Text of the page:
Albertans need to prepare themselves for smaller Christmas celebrations, top doctor says
'This will be the year for getting together remotely, or having small outdoor activities'
Albertans must begin preparing themselves for a non-traditional Christmas with smaller gatherings, says the province's chief medical officer of health.
"With the calendar flipping to December today, I know many people across the province are starting to plan for the holiday season," Dr. Deena Hinshaw said Tuesday at a news conference. "It's been a long, hard year, and I know how important these holidays are to Albertans. But in a year that is anything but typical, how we celebrate won't be typical either."
The province reported 10 more COVID-19 deaths on Tuesday and 1,307 new cases of the illness.
The total number of active cases was 16,628, an increase of 174 from the day before.
"We don't yet know exactly what restrictions will be in place during the last week of December," Hinshaw said. "Cabinet will make those decisions later on this month.
Previous holidays have already led to increases in cases and outbreaks, she said, using Thanksgiving gatherings as an example of accelerated spread.
"Right now, I am encouraging Albertans to begin preparing for a much different holiday season, and to start thinking of creative ways to celebrate safely," Hinshaw said.
"This is not going to be the year for in-person office parties. This is not going to be the year for open houses or large dinners with friends and extended family. If you are making holiday plans, it is best to assume that you will still be limiting contact with anyone outside your household as much as possible, and that any large get-togethers will likely need to be virtual.
"This will be the year for getting together remotely, or having small outdoor activities where everyone can keep their distance. Celebrating virtually, or with members of your own household, pose the lowest risk for spread."
WATCH l Dr. Hinshaw says Albertans should prepare to gather remotely during the holidays
Hinshaw said the options people might have for the upcoming holidays will depend on what everyone does in the coming days.
"The actions we take now and over the coming weeks will determine how the virus is spreading when the holidays arrive," she said. "We all have the power to collectively bend the curve, and it will take all of us to do so."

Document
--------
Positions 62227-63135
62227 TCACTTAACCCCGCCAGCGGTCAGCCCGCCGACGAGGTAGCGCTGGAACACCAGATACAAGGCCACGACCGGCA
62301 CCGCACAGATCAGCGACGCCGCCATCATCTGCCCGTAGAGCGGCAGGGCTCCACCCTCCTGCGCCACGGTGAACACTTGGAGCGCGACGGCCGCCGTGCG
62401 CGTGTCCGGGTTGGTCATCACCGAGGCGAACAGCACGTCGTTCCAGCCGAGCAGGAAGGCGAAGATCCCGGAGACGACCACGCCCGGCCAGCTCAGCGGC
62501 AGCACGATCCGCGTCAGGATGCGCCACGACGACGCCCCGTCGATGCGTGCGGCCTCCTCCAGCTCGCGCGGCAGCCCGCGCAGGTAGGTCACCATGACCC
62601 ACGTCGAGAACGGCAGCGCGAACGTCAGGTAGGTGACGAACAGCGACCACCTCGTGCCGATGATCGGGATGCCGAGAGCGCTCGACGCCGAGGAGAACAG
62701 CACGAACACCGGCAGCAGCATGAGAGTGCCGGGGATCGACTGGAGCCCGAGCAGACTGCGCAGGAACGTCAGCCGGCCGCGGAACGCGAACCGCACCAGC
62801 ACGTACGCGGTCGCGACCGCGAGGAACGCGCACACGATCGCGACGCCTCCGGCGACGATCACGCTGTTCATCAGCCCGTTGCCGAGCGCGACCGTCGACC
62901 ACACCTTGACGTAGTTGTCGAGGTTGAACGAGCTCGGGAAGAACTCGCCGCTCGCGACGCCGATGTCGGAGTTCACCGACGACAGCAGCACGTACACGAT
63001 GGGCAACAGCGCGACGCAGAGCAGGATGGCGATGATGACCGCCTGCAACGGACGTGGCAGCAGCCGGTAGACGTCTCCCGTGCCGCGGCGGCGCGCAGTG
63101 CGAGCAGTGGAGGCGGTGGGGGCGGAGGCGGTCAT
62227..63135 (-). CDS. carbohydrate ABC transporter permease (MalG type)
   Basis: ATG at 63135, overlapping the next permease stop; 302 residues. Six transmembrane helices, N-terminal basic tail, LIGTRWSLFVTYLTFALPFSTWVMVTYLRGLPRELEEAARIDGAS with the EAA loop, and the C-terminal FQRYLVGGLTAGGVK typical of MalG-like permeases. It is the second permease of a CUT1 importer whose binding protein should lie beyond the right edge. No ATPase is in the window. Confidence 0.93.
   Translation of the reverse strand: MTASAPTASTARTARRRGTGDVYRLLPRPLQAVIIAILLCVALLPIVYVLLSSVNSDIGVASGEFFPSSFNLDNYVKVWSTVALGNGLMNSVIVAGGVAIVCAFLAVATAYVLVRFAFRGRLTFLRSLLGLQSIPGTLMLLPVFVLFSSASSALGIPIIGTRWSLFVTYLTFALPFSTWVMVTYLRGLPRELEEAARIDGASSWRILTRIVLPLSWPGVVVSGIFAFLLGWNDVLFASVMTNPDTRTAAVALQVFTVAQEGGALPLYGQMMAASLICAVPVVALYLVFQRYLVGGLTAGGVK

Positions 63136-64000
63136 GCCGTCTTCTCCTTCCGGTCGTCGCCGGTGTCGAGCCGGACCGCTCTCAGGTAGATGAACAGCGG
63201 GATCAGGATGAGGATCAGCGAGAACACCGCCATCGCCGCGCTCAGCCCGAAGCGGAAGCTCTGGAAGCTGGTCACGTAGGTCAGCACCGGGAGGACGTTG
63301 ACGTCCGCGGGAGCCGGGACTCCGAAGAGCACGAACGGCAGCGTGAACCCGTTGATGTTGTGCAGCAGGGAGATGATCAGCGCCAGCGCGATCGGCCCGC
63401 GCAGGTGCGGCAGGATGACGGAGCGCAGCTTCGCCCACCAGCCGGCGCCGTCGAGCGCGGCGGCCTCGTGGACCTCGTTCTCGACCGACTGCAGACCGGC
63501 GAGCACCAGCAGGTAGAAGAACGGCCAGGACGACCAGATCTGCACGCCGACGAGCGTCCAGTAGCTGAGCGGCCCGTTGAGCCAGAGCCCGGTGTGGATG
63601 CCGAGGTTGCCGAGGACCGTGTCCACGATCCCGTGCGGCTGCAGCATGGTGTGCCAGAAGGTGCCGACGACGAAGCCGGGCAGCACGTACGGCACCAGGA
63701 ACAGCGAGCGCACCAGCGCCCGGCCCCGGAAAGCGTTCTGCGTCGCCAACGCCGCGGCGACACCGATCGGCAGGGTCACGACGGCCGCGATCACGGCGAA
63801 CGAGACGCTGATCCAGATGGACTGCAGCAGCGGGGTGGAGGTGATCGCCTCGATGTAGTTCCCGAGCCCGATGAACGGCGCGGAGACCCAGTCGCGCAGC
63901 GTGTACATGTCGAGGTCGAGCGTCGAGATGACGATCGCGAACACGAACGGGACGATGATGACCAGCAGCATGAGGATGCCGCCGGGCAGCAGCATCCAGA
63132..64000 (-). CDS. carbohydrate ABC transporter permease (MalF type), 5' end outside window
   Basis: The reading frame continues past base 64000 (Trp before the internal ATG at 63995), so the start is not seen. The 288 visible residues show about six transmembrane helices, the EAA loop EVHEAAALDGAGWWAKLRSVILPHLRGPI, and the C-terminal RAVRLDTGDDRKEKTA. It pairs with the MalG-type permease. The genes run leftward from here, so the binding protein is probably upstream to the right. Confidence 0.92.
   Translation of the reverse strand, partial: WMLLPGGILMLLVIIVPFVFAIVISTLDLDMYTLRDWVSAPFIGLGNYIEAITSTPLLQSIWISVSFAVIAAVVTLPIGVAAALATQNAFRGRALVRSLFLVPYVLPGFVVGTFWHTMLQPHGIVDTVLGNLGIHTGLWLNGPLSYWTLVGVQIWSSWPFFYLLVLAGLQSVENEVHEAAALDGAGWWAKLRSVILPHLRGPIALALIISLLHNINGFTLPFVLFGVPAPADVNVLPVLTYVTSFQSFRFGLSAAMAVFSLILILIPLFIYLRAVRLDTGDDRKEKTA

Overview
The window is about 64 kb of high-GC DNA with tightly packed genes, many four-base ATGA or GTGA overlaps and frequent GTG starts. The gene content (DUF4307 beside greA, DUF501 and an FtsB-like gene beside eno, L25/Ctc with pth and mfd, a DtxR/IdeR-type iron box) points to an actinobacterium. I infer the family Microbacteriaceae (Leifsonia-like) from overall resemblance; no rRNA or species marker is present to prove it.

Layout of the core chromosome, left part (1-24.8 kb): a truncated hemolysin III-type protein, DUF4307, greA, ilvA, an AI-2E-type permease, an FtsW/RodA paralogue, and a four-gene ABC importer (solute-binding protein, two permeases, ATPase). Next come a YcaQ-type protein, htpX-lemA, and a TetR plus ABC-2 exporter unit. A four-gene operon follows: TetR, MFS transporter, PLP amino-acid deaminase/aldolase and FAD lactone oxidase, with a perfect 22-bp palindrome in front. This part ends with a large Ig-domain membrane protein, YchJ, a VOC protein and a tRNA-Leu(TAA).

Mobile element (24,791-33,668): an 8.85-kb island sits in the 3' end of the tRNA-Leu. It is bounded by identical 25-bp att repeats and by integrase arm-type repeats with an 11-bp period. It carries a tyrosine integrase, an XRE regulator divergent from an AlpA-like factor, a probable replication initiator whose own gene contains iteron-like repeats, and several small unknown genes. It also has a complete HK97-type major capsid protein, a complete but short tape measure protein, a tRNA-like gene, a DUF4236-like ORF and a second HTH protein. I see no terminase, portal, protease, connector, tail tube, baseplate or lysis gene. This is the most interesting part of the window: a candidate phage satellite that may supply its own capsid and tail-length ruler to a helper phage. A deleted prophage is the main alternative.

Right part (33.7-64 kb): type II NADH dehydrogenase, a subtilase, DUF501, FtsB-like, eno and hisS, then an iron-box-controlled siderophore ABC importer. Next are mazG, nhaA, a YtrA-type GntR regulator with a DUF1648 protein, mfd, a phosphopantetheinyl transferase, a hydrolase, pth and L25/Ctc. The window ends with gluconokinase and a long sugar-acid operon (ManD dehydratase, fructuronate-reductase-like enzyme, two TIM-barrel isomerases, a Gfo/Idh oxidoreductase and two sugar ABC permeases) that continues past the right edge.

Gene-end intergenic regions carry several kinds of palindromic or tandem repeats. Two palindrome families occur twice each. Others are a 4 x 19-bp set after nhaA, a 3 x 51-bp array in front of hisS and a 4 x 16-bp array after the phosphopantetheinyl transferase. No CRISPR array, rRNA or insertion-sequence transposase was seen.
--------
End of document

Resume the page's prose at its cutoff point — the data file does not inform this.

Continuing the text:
Here is the regional breakdown of the province's active cases:
- Edmonton zone with 7,552 cases.
- Calgary zone with 6,162 cases.
- Central zone with 1,249 cases.
- North zone with 895 cases.
- South zone with 672 cases.
- Unknown 98 cases.
The turning of the calendar brought to a close the worst month of the pandemic in Alberta, so far.
On Nov. 1, there were 6,002 active cases of COVID-19 in the province.
By end of day on Nov. 30, the total was 2.7 times higher, with 16,628 cases.
On Nov. 1, the province added 610 new cases.
On Nov. 30, that number was 2.14 times higher, with 1,307 new cases added.
On Nov. 1, Alberta hospitals were treating 143 patients for the illness, including 28 in intensive-care beds.
Since that, hospitalizations have more than tripled. On Nov. 30, a total of 479 patients were in hospital, including 97 in ICU beds.
By the first day of November, 327 people in Alberta had died from COVID-19.
By Nov. 30, another 224 lives had been added to the toll, bringing the total to 551.
The 10 people whose deaths were reported on Tuesday were:
- Two men in their 90s and one in his 80s linked to the outbreak at the Edmonton Chinatown Care Centre.
- A man in his 90s linked to the outbreak at St. Thomas Health Centre in the Edmonton zone.
- A woman in her 70s linked to the outbreak at Kainai Continuing Care Centre in the South zone.
- A man in his 90s linked to the outbreak at Capital Care Lynnwood in the Edmonton zone.
- A woman in her 70s linked to the outbreak at the Grey Nuns Community Hospital in the Edmonton zone.
- Two men their 70s linked to the outbreak at Clifton Manor in the Calgary zone.
- A woman in her 80s in the Edmonton zone.